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Association Between Telomere Length and Risk of Cancer and Non-Neoplastic Diseases A Mendelian Randomization Study
Haycock, Philip C.1,2; Burgess, Stephen3; Nounu, Aayah1; Zheng, Jie1,2; Okoli, George N.2; Bowden, Jack1,2; Wade, Kaitlin Hazel2; Timpson, Nicholas J.; Evans, David M.2,4; Willeit, Peter3,5; Aviv, Abraham6; Gaunt, Tomr.; Hemani, Gibran2; Mangino, Massimo7,8; Ellis, Hayley Patricia9; Kurian, Kathreena M.9; Pooley, Karen A.10; Eeles, Rosalind A.11,12; Lee, Jeffrey E.13; Fang, Shenying13; Chen, Wei V.14; Law, Matthew H.15; Bowdler, Lisa M.16; Iles, Mark M.17; Yang, Qiong18; Worrall, Bradford B.19,20; Markus, Hugh Stephen21; Hung, Rayjean J.22,23; Amos, Chris I.24; Spurdle, Amanda B.25,144; Thompson, Deborah J.10; O′ Mara, Tracy A.25; Wolpin, Brian26; Amundadottir, Laufey27; Stolzenberg-Solomon, Rachael28; Trichopoulou, Antonia29,30; Onland-Moret, Charlotte31; Lund, Eiliv32; Duell, Eric J.33; Canzian, Federico34; Severi, Gianluca35,36,37,38,39; Overvad, Kim40; Gunter, Marc J.41; Tumino, Rosario42; Svenson, Ulrika43; van Rij, Andre44; Baas, Annette F.45; Bown, Matthew J.46,47; Samani, Nilesh J.46,47; van t′ Hof, Femke N. G.48; Tromp, Gerard49,50; Jones, Gregory T.44; Kuivaniemi, Helena49,50; Elmore, James R.51; Johansson, Mattias52; Mckay, James53; Scelo, Ghislaine52; carreras-Torres, Robert52; Gaborieau, Valerie52; Brennan, Paul52; Bracci, Paige M.54; Neale, Rachel E.16; Olson, Sara H.55; Gallinger, Steven22; Li, Donghui56; Petersen, Gloria M.57; Risch, Harvey A.58,59; Klein, Alison P.60,61,62; Han, Jiali63,64; Abnet, Christian C.65; Freedman, Neal D.; Taylor, Philip R.65; Maris, John M.66; Aben, Katja K.67,68; Kiemeney, Lambertus A.67; Vermeulen, Sita H.67; Wiencke, John K.69,70; Walsh, Kyle M.69,70; Wrensch, Margaret69,70; Rice, Terri69; Turnbull, Clare11,12,71; Litchfield, Kevin72; Paternoster, Lavinia1,2; Standl, Marie73; Abecasis, Goncalo R.74; SanGiovanni, John Paul75,76; Li, Yong77,78; Mijatovic, Vladan79; Sapkota, Yadav16; Low, Siew-Kee80; Zondervan, Krina T.81,82; Montgomery, Grant W.16; Nyholt, Dale R.16,83; van Heel, David A.84; Hunt, Karen84; Arking, Dan E.85; Ashar, Foram N.85; Sotoodehnia, Nona86,87; Woo, Daniel88; Rosand, Jonathan89; Comeau, Mary E.90; Brown, W. Mark90; Silverman, Edwin K.91; Hokanson, John E.92; Cho, Michael H.91; Hui, Jennie93,94,95,96; Ferreira, Manuel A.16; Thompson, Philip J.97; Morrison, Alanna C.98; Felix, Janine F.99; Smith, Nicholas L.; Christiano, Angela M.101,102; Petukhova, Lynn103,104; Betz, Regina C.105; Fan, Xing106,107; Zhang, Xuejun106,107; Zhu, Caihong106,107; Langefeld, Carl D.90; Thompson, Susan D.108; Wang, Feijie109; Lin, Xu109; Schwartz, David A.110; Fingerlin, Tasha111; Rotter, Jerome I.112,113,114; Cotch, Mary Frances115; Jensen, Richard A.116,117; Munz, Matthias118,119; Dommisch, Henrik118; Schaefer, Arne S.118; Han, Fang120; Ollila, Hanna M.121; Hillary, Ryan P.121; Albagha, Omar122,123; Ralston, Stuart H.123; Zeng, Chenjie124; Zheng, Wei124; Shu, Xiao-Ou124; Reis, Andre125; Uebe, Steffen125; Hueffmeier, Ulrike125; Kawamura, Yoshiya126; Otowa, Takeshi127,128; Sasaki, Tsukasa129; Hibberd, Martin Lloyd130; Davila, Sonia131; Xie, Gang22,132,133,134,135; Siminovitch, Katherine22,132,133,134,135; Bei, Jin-Xin136; Zeng, Yi-Xin136; Foersti, Asta137,138; Chen, Bowang137; Landi, Stefano139; Franke, Andre140; Fischer, Annegret140,141; Ellinghaus, David141; Flores, Carlos142,143; Noth, Imre; Ma, Shwu-Fan144; Foo, Jia Nee145; Liu, Jianjun145; Kim, Jong-Won146; Cox, David G.147; Delattre, Olivier148; Mirabeau, Olivier148; Skibola, Christine F.149; Tang, Clara S.150; Garcia-Barcelo, Merce150; Chang, Kai-Ping151; Su, Wen-Hui151,152; Chang, Yu-Sun153; Martin, Nicholas G.16; Gordon, Scott16; Wade, Tracey D.154; Lee, Chaeyoung155; Kubo, Michiaki156; Cha, Pei-Chieng157; Nakamura, Yusuke158; Levy, Daniel159,160; Kimura, Masayuki6; Hwang, Shih-Jen159,160; Hunt, Steven161; Spector, Tim7; Soranzo, Nicole162; Manichaikul, Aniw.163; Barr, Graham164,165; Kahali, Bratati; Speliotes, Elizabeth166,167; Yerges-Armstrong, LauraM.168; Cheng, Ching-Yu169,170,171,172; Jonas, Jost B.173,174; Wong, Tien Yin169,170,171,172; Fogh, Isabella175; Lin, Kuang175; Powell, John F.175; Rice, Kenneth176; Relton, Caroline L.1,2; Martin, Richard M.1,2,177; Smith, George Davey1,2; Telomeres Mendelian Randomization; Haycock, Philip C.(1,2)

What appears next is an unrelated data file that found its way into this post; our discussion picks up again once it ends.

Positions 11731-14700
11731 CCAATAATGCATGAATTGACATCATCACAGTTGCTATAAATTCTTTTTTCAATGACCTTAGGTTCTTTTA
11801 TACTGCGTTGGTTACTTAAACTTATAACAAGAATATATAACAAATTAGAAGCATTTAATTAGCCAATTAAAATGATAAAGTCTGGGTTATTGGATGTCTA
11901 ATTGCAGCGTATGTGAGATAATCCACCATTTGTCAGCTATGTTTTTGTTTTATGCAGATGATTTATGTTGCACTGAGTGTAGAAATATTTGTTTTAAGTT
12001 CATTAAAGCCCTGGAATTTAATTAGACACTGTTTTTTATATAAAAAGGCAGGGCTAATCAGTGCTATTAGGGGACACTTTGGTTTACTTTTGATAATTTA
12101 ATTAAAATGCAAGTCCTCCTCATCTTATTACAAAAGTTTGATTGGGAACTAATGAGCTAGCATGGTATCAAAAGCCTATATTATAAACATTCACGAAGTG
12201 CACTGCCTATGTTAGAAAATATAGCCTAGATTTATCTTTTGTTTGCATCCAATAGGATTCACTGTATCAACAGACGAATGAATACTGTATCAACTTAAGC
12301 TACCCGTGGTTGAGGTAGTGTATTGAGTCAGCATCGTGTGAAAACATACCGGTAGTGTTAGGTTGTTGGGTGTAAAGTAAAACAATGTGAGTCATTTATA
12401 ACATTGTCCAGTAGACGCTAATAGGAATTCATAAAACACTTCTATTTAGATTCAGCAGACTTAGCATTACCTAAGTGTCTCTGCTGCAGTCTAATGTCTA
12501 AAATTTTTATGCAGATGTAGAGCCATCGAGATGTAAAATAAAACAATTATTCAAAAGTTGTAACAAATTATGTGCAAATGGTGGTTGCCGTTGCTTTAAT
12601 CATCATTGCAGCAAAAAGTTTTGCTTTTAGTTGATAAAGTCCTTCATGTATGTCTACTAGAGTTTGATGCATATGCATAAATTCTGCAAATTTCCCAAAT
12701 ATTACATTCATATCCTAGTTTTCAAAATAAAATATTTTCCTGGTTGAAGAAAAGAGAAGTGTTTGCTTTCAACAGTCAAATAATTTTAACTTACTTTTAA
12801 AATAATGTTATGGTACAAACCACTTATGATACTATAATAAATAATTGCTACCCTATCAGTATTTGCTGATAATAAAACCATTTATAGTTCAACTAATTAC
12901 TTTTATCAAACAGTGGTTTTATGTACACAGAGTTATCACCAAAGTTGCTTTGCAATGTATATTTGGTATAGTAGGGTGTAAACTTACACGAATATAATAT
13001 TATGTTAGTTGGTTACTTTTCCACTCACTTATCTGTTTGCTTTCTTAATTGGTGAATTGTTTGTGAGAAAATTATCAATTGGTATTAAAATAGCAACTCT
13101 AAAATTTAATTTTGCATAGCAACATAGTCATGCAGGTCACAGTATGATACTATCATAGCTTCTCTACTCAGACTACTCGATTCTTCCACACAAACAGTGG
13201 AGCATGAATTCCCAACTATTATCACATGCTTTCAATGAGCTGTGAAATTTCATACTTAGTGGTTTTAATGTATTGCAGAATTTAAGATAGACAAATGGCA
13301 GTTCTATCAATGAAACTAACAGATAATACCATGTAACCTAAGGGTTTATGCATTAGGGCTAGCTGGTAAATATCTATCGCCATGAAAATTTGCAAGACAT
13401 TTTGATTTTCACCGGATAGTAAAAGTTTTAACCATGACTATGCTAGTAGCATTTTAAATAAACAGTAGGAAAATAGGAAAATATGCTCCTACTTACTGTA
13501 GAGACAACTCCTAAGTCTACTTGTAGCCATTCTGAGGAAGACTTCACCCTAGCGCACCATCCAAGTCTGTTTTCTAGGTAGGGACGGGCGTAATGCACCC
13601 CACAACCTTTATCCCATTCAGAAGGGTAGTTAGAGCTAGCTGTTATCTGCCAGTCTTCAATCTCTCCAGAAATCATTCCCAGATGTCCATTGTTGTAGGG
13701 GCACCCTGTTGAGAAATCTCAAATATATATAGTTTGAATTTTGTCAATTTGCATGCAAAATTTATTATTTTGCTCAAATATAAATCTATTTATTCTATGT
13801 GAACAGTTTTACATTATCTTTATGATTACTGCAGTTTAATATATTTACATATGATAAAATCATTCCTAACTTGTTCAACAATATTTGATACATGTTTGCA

Source PublicationJAMA ONCOLOGY
2017-05-01
ISSN2374-2445
Volume3Issue:5Pages:636-651
Indexed BySCI
Abstract

IMPORTANCE The causal direction and magnitude of the association between telomere length and incidence of cancer and non-neoplastic diseases is uncertain owing to the susceptibility of observational studies to confounding and reverse causation.

OBJECTIVE To conduct a Mendelian randomization study, using germline genetic variants as instrumental variables, to appraise the causal relevance of telomere length for risk of cancer and non-neoplastic diseases.

DATA SOURCES Genomewide association studies (GWAS) published up to January 15, 2015.